"When Sanford went through his problems, a lot of people were telling Joe to resign and get out of this mess," said Bill Stern, chairman of the S.C. Ports Authority and a friend of Taylor's since elementary school. "But Joe is a loyal guy, and he didn't want to abandon his employees. It was hard to take the governor around and do business for the state after that. But they dug in harder. That impressed me, that he didn't call it quits."

As for the high unemployment, Stern said: "No one looks beneath those numbers. They look at the unemployment and just stop. But a lot of the things he has done are in development right now, and the impact will be felt in the next 12 to 24 months."

In a recent cabinet meeting, Sanford said Taylor has capitalized on the downsizing and consolidation of corporations during the recession, leveraging the state's low taxes, good transportation systems, its port and the almost complete absence of unions to sell South Carolina.

Taylor said the state is increasingly competing with the world. "And we're winning most of those fights."

But not all.

Caterpillar Inc., for instance, recently chose Winston-Salem, N.C., over Spartanburg County for a 510-worker plant to make heavy mining equipment parts. That's something that would keep Taylor up at night, because one of his motivating factors, he said, is a fear of failing, a fear engrained in him as a youth.

Taylor's father, Joe E. "Earl" Taylor, was "a classic entrepreneur," Joe Taylor said. He owned the Gatehouse restaurant on Bluff Road in the 1960s and 1970s, bought and operated the Wade Hampton Hotel and did real estate projects. When Joe Taylor was in kindergarten, he would go to work with his father at the restaurant.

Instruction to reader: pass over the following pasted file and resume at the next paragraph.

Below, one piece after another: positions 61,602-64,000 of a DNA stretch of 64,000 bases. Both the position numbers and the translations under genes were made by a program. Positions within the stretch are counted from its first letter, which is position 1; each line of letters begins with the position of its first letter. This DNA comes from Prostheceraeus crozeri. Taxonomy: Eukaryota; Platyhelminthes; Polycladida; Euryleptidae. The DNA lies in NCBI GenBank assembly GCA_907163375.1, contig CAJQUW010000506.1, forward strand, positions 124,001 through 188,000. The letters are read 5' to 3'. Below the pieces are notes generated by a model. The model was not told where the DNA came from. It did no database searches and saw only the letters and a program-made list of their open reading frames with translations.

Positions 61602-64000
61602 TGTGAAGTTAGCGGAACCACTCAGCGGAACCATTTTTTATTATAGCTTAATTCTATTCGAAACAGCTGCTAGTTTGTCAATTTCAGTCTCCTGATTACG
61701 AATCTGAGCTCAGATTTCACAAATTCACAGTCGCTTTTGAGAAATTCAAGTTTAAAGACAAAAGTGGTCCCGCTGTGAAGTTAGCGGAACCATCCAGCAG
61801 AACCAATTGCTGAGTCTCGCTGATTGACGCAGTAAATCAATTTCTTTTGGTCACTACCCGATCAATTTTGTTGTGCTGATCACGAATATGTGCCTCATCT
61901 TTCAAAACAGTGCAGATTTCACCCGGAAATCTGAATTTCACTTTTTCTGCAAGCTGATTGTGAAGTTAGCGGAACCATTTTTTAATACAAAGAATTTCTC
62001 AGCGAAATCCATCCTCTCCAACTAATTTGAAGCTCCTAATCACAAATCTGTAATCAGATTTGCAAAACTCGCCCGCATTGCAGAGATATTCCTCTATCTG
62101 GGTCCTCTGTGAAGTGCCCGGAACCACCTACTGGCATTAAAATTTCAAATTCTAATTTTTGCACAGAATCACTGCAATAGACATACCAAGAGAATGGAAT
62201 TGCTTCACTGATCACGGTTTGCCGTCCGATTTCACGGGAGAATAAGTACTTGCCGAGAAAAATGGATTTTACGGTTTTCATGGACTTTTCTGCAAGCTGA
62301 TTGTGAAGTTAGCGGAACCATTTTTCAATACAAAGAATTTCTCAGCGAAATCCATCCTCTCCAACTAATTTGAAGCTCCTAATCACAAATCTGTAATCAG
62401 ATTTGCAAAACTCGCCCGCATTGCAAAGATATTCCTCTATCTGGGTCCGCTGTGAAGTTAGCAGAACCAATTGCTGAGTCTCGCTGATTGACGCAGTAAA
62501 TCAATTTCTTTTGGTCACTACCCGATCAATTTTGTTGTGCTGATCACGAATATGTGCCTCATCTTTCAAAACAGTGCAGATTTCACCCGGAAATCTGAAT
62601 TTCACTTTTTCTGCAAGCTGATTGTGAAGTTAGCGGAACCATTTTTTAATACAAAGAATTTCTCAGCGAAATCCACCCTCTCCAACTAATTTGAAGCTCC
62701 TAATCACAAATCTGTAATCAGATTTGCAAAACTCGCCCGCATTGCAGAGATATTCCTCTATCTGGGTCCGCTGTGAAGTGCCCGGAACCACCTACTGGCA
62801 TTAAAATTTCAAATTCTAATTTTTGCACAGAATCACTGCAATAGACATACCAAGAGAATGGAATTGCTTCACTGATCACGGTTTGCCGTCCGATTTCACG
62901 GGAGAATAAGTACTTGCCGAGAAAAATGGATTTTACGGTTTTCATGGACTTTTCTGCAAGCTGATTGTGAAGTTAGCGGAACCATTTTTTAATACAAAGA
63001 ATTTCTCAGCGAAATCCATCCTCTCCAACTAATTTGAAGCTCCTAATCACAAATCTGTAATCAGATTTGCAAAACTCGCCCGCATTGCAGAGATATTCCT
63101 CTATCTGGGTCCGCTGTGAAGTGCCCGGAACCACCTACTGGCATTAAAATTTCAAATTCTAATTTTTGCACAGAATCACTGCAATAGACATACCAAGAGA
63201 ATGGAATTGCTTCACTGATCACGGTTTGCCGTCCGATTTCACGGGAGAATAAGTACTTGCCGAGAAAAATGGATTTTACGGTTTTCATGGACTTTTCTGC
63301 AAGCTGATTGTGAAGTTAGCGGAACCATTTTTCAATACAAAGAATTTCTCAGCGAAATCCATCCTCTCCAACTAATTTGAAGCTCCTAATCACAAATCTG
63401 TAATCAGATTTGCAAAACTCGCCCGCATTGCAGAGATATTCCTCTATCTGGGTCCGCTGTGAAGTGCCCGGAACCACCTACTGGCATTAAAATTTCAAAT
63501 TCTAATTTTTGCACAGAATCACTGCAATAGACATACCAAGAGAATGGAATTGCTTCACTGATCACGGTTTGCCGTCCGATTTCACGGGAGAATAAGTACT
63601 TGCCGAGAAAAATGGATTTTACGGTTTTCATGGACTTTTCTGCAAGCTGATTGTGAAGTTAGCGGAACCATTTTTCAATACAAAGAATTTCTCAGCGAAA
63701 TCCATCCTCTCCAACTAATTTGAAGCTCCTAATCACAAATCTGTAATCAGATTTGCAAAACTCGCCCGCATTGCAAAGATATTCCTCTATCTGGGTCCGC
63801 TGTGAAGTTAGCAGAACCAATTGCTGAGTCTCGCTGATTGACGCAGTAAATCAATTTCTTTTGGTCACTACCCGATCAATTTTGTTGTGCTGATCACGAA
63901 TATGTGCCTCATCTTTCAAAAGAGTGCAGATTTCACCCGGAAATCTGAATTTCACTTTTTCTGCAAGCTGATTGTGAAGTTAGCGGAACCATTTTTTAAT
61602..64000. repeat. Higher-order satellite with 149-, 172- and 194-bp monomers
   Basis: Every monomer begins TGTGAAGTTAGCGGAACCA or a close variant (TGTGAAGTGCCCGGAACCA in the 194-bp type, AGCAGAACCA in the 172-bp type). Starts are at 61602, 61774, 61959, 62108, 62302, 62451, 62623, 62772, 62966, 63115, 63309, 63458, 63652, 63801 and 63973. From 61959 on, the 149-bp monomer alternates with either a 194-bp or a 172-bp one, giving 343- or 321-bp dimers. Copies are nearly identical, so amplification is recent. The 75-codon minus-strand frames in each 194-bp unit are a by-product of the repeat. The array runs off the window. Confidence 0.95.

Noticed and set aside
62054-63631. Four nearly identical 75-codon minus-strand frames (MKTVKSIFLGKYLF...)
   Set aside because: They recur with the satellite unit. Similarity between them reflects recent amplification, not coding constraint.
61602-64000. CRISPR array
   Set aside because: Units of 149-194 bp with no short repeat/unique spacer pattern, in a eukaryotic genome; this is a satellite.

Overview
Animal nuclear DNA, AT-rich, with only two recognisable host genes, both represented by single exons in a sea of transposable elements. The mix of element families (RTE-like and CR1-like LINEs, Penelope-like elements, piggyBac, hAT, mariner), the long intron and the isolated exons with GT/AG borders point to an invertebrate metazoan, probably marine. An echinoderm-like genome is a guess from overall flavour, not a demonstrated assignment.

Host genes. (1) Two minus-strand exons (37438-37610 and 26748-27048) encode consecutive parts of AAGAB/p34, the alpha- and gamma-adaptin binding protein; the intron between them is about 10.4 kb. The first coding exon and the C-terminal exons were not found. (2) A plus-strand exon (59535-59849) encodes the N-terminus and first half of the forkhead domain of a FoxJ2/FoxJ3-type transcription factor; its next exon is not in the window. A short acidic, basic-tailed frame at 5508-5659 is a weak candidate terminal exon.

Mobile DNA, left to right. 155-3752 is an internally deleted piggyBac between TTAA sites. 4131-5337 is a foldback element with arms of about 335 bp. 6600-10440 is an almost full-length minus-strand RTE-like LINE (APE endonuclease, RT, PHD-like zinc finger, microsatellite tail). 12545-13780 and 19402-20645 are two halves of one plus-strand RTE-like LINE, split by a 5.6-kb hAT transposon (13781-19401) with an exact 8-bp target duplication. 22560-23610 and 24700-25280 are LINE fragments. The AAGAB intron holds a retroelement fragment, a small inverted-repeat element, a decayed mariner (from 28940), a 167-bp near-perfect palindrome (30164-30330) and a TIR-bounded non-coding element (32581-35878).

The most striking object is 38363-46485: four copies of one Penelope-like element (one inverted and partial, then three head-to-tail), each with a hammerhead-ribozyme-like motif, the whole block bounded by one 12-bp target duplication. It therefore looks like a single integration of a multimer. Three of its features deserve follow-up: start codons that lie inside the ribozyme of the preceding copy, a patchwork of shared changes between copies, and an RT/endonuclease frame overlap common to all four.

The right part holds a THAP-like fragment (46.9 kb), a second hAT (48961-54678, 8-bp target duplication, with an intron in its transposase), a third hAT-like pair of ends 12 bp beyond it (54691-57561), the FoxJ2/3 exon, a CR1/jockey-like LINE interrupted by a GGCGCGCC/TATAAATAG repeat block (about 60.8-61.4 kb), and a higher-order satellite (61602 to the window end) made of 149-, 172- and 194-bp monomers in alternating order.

By 14 years old, he was going with his father to get loans to do real estate deals.

But, in 1974, when Joe Taylor was in high school, a recession hit. "It crushed him," Taylor said of his father, who passed away two years ago. "That's not going to happen to me."

Fear of failure has inspired a work ethic that defined Taylor throughout his business career. He helped his father start Southland Log Homes in Irmo while he was a student at Wofford College. At age 25, he became chief executive officer and president, eventually growing the company into the largest producer of pre-cut log homes in the country. Taylor sold the company for millions in 2005.

The Manufacturing Alliance's Gossett, who was head of the Department of Labor under former Gov. David Beasley, described Taylor as a "bulldog," a worker in the mold of former Secretary of Commerce Bob Royall.

"He works 27 hours a day," Gossett said of Taylor. "Commerce has been underfunded, but Joe hasn't complained. He has just taken his budget and made it work."

Although he doesn't call it a regret, Taylor said he wishes he could have landed a big Boeing- or BMW-type score for the Midlands.

"It would be great to hit a grand slam at home," he said. "But we've hit a lot of doubles and triples," noting shipping giant DHL and truck manufacturer Navistar made announcements promising 700 new jobs and saving 200 more in Lexington and Richland counties.

As for life after Commerce: Is Taylor going to run for elected office?

"Never say never, but I don't have any plans at this time," he said.

Taylor said he is going to work to the Jan. 11 finish line, "then get some rest."

"I felt like it was my turn and my duty to give back to the state that has given so much to me," he said. But, after long days and some sleepless nights, "I think we're about even now."